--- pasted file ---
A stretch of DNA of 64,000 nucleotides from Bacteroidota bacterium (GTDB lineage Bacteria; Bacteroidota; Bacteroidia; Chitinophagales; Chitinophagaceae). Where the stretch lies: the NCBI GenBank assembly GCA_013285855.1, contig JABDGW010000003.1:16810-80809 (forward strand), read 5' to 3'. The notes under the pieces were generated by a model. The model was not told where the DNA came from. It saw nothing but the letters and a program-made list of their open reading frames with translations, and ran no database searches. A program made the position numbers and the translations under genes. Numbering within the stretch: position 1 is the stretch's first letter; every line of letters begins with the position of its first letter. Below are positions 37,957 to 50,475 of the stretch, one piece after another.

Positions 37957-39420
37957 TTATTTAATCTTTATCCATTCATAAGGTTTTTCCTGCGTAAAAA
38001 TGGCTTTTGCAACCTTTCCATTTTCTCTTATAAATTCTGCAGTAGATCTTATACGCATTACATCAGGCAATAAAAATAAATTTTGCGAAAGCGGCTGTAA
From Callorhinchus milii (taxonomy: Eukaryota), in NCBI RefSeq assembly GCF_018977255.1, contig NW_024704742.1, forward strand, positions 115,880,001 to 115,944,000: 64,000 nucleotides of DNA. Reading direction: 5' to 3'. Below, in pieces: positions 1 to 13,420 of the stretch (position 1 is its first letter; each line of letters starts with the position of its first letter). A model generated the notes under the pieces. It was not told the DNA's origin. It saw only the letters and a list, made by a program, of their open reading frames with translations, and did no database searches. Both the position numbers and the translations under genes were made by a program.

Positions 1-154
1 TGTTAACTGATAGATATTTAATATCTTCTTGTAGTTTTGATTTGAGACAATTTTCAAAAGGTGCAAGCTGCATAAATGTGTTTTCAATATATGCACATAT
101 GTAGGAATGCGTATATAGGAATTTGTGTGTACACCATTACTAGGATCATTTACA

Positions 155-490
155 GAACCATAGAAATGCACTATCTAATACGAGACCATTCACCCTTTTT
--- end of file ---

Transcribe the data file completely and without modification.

A stretch of DNA of 64,000 nucleotides from Bacteroidota bacterium (GTDB lineage Bacteria; Bacteroidota; Bacteroidia; Chitinophagales; Chitinophagaceae). Where the stretch lies: the NCBI GenBank assembly GCA_013285855.1, contig JABDGW010000003.1:16810-80809 (forward strand), read 5' to 3'. The notes under the pieces were generated by a model. The model was not told where the DNA came from. It saw nothing but the letters and a program-made list of their open reading frames with translations, and ran no database searches. A program made the position numbers and the translations under genes. Numbering within the stretch: position 1 is the stretch's first letter; every line of letters begins with the position of its first letter. Below are positions 37,957 to 50,475 of the stretch, one piece after another.

Positions 37957-39420
37957 TTATTTAATCTTTATCCATTCATAAGGTTTTTCCTGCGTAAAAA
38001 TGGCTTTTGCAACCTTTCCATTTTCTCTTATAAATTCTGCAGTAGATCTTATACGCATTACATCAGGCAATAAAAATAAATTTTGCGAAAGCGGCTGTAA
From Callorhinchus milii (taxonomy: Eukaryota), in NCBI RefSeq assembly GCF_018977255.1, contig NW_024704742.1, forward strand, positions 115,880,001 to 115,944,000: 64,000 nucleotides of DNA. Reading direction: 5' to 3'. Below, in pieces: positions 1 to 13,420 of the stretch (position 1 is its first letter; each line of letters starts with the position of its first letter). A model generated the notes under the pieces. It was not told the DNA's origin. It saw only the letters and a list, made by a program, of their open reading frames with translations, and did no database searches. Both the position numbers and the translations under genes were made by a program.

Positions 1-154
1 TGTTAACTGATAGATATTTAATATCTTCTTGTAGTTTTGATTTGAGACAATTTTCAAAAGGTGCAAGCTGCATAAATGTGTTTTCAATATATGCACATAT
101 GTAGGAATGCGTATATAGGAATTTGTGTGTACACCATTACTAGGATCATTTACA

Positions 155-490
155 GAACCATAGAAATGCACTATCTAATACGAGACCATTCACCCTTTTT